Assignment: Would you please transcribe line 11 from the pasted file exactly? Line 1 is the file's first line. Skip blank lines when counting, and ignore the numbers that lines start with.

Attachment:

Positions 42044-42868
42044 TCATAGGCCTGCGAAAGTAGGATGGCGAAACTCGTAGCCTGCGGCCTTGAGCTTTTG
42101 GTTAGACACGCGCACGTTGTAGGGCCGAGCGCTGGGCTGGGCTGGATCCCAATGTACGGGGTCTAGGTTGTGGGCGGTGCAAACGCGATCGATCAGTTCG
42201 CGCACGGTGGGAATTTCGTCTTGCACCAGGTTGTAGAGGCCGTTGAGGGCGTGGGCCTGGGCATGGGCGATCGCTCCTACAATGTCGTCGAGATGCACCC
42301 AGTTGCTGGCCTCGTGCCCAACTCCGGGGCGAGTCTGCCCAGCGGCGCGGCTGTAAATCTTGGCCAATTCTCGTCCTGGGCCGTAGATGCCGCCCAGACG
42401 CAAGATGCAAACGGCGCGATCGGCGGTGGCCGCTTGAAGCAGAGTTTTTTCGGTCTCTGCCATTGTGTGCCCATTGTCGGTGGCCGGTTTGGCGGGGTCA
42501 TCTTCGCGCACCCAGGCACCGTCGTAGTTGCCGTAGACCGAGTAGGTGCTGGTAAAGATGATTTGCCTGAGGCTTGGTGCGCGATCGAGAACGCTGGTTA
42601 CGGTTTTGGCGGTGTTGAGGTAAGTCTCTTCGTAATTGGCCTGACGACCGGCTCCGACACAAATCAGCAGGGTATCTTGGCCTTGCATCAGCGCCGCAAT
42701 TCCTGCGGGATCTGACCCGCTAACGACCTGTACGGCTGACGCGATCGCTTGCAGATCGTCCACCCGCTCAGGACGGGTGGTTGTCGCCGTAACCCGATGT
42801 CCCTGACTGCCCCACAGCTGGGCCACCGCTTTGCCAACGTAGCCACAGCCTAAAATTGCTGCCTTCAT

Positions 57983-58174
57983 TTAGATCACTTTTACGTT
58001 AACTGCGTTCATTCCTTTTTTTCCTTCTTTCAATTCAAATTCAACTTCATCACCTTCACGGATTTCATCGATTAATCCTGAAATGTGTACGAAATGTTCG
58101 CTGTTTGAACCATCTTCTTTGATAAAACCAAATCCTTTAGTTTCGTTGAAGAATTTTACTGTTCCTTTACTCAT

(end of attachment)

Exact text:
Positions 57983-58174